It is "sad" to see the word 'Amen' be "misunderstood and misused", the Bishop of Worcester has said after a prayer to open Congress on Sunday was ended with the words "Amen and a woman".
Democratic Congressman Emanuel Cleaver, an ordained United Methodist minister, was accused of virtue signalling on social media over the closing to his prayer during the swearing-in ceremony for the 117th Congress.
Commenting on Twitter, Bishop John Inge said the Congressman's choice of words was "bizarre".
"Christians, Muslims and Jews all use the word 'Amen'," the bishop said.
"It is arguably the best known word in human speech. In the Hebrew Scriptures it is an acronym meaning 'God, King (who is) trustworthy, reliable.' How sad to see it so misunderstood and misused."
Other commentators vented that the term has nothing to do with gender.
Republican Congressman Tim Burchett said: "The opening prayer just ended with 'amen and a woman'. It has absolutely nothing to do with gender. It is Latin for so be it. This is political correctness gone way off the rails."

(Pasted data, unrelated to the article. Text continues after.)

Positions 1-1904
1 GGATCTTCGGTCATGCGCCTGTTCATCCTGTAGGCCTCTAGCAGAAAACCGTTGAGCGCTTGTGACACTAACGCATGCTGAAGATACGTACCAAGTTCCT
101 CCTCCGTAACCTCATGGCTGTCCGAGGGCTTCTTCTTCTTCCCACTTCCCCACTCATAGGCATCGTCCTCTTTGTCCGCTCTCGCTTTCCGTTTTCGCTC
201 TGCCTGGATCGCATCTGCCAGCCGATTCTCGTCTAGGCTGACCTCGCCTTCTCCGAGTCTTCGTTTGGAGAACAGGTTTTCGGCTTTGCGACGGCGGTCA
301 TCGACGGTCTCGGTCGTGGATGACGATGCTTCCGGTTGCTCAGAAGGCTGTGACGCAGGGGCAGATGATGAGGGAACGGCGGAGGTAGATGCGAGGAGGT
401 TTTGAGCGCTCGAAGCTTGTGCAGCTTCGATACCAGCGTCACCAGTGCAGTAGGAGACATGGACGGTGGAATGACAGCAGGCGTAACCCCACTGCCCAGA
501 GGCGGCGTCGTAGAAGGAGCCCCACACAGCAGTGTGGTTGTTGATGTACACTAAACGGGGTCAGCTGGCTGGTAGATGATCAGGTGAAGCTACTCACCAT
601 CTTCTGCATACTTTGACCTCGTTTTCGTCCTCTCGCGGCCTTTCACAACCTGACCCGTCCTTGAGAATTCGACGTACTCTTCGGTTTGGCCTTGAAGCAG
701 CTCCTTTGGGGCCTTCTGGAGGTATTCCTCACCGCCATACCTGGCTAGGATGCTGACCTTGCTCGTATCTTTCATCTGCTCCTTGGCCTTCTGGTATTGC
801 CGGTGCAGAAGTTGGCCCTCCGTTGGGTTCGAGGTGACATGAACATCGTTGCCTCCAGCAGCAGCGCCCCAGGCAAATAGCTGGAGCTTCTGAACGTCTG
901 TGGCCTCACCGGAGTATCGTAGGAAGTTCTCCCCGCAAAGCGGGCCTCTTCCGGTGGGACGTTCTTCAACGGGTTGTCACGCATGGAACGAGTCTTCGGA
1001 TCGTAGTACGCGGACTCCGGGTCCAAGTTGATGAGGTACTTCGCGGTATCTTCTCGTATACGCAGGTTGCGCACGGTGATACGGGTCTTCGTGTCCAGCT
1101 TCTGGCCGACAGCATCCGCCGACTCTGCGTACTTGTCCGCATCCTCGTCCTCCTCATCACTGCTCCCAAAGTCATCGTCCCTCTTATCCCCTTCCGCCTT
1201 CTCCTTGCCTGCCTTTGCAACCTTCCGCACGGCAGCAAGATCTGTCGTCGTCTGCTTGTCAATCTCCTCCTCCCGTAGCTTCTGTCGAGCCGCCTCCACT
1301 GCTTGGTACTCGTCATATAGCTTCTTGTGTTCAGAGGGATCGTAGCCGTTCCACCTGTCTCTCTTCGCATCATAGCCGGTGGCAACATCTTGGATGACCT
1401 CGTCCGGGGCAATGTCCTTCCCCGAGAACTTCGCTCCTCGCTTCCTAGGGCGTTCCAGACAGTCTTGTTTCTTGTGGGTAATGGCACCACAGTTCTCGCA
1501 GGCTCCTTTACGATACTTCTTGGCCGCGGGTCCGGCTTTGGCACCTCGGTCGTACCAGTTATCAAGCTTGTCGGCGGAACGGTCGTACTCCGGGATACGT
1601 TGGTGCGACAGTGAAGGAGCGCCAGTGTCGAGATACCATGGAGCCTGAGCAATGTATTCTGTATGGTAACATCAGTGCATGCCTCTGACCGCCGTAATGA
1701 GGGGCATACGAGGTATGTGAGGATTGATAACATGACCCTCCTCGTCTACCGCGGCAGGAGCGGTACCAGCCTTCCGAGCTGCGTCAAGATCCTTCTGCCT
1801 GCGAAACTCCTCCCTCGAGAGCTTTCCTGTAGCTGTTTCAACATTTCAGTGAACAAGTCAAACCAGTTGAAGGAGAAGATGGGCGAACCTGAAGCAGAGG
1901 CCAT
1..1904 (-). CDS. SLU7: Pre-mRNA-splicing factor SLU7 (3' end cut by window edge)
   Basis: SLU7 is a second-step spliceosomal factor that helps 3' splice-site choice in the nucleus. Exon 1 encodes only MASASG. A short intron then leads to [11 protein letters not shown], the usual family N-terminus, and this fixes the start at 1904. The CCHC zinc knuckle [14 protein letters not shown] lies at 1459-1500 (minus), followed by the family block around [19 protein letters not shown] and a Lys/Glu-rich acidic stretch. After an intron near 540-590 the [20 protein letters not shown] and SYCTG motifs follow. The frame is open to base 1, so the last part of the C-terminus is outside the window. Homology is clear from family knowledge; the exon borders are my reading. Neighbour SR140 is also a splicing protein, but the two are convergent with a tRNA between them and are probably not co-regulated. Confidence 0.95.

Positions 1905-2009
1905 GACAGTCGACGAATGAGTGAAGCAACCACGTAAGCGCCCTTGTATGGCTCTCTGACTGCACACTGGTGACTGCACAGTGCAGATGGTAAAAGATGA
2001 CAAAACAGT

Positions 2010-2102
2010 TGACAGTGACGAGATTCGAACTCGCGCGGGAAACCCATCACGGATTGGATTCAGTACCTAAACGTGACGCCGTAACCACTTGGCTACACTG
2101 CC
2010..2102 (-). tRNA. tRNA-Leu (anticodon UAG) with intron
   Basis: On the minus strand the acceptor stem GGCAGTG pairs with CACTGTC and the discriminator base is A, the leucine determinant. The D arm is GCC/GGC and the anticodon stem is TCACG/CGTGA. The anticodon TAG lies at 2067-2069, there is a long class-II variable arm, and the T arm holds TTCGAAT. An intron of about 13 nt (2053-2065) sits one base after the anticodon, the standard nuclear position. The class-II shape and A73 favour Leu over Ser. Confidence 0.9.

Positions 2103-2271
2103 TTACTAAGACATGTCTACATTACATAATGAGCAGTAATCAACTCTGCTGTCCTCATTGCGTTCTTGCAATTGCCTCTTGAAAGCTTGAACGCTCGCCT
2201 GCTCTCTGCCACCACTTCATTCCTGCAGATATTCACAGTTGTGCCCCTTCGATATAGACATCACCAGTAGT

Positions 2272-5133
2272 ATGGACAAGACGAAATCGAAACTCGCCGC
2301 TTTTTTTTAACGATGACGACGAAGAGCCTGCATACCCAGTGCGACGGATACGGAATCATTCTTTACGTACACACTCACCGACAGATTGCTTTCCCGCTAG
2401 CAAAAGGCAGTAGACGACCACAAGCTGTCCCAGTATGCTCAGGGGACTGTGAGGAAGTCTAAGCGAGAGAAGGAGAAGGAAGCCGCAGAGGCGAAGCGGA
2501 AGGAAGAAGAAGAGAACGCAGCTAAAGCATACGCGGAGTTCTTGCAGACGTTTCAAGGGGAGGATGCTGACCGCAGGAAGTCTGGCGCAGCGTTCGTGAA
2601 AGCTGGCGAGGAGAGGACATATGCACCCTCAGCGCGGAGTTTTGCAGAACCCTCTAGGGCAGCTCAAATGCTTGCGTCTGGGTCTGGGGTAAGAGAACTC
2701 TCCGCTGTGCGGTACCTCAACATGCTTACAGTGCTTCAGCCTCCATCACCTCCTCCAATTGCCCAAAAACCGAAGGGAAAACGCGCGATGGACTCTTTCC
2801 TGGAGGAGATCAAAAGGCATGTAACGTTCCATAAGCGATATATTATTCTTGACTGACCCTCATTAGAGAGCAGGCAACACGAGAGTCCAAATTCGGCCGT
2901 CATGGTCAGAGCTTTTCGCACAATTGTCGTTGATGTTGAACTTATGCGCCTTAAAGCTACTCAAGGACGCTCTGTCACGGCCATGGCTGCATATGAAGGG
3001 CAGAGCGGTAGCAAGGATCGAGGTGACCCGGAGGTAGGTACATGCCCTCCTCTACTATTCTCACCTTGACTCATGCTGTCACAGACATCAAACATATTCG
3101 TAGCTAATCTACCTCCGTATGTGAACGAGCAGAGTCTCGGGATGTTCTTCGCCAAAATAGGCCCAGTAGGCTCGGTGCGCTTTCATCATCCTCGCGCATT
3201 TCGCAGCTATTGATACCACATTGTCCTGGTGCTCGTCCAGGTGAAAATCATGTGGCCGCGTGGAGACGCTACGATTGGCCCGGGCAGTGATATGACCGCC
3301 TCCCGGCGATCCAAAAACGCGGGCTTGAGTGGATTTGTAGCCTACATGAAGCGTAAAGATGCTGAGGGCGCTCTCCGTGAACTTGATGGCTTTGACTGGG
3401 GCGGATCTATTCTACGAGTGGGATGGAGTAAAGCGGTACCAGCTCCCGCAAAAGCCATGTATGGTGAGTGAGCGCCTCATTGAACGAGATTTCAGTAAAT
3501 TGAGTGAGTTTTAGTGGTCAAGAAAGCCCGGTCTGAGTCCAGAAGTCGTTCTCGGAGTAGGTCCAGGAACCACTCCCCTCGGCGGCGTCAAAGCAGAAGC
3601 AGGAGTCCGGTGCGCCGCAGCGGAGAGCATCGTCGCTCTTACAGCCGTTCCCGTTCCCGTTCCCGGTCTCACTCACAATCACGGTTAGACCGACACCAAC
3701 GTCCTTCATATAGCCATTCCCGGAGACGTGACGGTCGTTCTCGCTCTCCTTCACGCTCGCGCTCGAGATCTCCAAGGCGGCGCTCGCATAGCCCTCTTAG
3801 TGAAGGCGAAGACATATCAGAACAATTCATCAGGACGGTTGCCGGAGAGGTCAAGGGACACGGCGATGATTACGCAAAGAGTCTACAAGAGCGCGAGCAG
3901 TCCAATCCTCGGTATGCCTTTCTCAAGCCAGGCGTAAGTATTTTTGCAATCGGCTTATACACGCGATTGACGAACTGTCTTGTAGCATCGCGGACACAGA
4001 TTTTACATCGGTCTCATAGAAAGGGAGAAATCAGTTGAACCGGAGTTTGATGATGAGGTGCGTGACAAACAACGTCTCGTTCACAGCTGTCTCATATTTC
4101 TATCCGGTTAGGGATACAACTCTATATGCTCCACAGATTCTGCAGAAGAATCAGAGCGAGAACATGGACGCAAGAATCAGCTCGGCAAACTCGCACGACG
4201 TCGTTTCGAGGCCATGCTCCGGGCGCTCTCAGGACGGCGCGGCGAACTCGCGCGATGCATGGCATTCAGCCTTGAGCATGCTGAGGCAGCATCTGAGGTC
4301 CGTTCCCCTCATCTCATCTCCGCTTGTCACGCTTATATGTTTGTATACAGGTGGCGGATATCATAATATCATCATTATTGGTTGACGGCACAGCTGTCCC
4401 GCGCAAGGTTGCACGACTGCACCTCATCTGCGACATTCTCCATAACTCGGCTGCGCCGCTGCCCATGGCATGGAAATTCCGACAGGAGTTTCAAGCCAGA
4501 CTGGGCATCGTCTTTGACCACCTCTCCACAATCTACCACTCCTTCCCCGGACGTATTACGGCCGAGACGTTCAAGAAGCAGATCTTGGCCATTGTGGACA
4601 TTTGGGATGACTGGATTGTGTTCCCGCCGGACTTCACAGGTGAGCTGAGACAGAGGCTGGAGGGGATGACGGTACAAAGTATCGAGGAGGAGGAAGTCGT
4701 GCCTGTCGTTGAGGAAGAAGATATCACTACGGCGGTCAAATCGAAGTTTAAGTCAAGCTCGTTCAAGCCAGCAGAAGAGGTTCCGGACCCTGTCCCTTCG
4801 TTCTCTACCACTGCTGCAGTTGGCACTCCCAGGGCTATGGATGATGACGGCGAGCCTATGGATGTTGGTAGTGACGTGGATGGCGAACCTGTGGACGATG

Representative Lauren Boebert tweeted: "I guess the virtue signaling Democrats didn't check the Hebrew etymology of the word 'Amen' to realize it has NOTHING to do with gender.
"But don't let facts get in the way of a good virtue signal. Also, didn't those words just get banned?"
The controversial prayer came just two days after Speaker Nancy Pelosi announced new gender neutral rules for Congress.
The rules state that Congress will "honor all gender identities by changing pronouns and familial relationships in the House rules to be gender neutral".
Conservative commentator Bethany Mandel noted the irony of referring to 'woman' following the switch to gender neutral terms.
"Same folks who say 'awoman' call us 'pregnant people??'" she said.
"It's all an act and it's all lip service. They've erased the existence of women but hey they'll say 'awoman' on the House floor and we're supposed to lap it up.
"How progressive! How inclusive! They think we're idiots."